Select Page

Biological Soil Crust

Canyon Country Nature Guide

Did you know that the soil here is alive?

When you have been out enjoying the parks and public lands of southeastern Utah, you’ve probably noticed patches of bumpy, clumpy, darkened soil. Although the soil surface may look like just dirt, it is full of living organisms that are a vital part of the desert ecosystem. This veneer of life is called a biological soil crust. Communities that make up soil crust include lichen, mosses, green algae, microfungi, and bacteria, dominated by cyanobacteria.

Protector of the desert

Soil crust helps control erosion by keeping soil stuck together in one continuous crust. This helps keep the sandy soil from washing away in the rain or blowing away in the wind. It also helps plants grow by increasing water retention, and improving soil fertility. Without these effects, animals, and even humans, would not be able to survive well in the desert.

Watch where you step

Unfortunately, humans can destroy soil crust and often do so without meaning to. Vehicle tracks, bicycles, and footprints are extremely damaging to biological soil crust. Impacted areas may never fully recover, and if they do, it may take decades.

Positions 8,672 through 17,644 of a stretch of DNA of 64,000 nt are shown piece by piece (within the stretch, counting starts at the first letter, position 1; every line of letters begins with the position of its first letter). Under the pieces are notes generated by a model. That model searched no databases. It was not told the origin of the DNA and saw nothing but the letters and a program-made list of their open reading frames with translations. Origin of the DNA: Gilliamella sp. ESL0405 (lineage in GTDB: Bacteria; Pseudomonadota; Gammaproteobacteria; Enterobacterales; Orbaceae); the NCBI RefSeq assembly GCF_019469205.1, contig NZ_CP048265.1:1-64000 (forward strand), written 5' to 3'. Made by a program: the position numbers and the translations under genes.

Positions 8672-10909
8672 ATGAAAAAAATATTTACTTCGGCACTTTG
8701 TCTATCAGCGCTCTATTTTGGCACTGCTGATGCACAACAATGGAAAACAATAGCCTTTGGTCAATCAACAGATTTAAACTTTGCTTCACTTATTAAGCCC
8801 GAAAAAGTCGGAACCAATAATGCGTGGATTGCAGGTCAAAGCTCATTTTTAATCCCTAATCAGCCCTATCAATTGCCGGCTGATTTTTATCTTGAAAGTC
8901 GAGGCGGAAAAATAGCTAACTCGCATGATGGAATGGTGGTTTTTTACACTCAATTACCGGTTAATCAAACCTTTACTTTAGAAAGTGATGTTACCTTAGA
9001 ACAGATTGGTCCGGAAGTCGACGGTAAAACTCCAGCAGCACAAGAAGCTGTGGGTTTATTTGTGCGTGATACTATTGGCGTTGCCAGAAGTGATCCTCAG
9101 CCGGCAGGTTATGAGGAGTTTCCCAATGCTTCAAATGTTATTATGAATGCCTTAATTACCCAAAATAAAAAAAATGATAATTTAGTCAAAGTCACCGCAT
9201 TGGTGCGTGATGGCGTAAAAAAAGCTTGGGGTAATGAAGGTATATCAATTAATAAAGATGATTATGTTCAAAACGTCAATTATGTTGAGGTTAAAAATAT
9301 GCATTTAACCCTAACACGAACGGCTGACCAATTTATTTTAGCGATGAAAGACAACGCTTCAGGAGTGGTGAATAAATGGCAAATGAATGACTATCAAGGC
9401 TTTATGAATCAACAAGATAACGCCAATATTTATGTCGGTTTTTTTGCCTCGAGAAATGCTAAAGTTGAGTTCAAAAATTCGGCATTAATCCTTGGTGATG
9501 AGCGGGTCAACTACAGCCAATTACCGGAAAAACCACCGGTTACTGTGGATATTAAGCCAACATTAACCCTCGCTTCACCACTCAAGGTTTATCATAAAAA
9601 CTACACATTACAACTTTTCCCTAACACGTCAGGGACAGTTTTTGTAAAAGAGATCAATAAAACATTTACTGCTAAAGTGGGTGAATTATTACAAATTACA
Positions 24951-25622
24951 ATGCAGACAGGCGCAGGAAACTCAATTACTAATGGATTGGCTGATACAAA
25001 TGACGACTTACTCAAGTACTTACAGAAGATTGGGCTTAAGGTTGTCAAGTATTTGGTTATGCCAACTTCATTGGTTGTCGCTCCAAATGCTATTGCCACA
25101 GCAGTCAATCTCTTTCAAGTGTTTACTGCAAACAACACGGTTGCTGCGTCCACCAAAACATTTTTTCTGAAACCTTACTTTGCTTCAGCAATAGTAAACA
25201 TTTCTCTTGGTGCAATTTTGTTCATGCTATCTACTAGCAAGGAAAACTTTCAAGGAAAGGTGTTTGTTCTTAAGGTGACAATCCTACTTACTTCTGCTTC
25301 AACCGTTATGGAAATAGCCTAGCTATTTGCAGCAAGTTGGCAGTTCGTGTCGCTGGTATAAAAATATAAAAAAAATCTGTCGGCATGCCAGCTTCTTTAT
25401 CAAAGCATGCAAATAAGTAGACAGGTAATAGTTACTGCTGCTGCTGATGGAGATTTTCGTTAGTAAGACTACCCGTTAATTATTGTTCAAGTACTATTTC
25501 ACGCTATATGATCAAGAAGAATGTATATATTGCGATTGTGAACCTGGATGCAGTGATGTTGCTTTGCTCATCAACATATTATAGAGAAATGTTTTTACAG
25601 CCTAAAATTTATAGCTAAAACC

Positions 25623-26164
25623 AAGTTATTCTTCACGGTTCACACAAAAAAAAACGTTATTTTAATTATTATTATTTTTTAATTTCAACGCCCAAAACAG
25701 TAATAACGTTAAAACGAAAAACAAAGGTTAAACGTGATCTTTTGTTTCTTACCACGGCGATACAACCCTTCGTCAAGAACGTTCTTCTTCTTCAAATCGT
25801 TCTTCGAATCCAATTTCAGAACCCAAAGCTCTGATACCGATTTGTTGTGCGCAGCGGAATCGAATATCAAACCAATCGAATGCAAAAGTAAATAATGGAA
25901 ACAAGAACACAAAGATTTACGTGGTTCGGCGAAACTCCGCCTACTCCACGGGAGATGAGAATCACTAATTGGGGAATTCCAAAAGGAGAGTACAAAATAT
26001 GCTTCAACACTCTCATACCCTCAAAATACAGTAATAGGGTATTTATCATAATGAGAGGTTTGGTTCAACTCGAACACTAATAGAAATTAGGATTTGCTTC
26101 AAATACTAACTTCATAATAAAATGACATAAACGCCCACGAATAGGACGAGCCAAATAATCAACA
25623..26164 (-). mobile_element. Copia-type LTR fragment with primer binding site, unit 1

Help protect this fragile, but crucial life

Biking and driving:

Stay on established roads and trails.


Use designated sites whenever possible. Otherwise set up camp in areas where living crusts don’t form, such as on slickrock, sandy beaches, or under groves of trees.


Stay on established trails. If there is no trail, hike in washes or on rocks.

Make your motto: Don’t Bust The Crust!

To learn more about biological soil crusts, see this fact sheet from the USGS.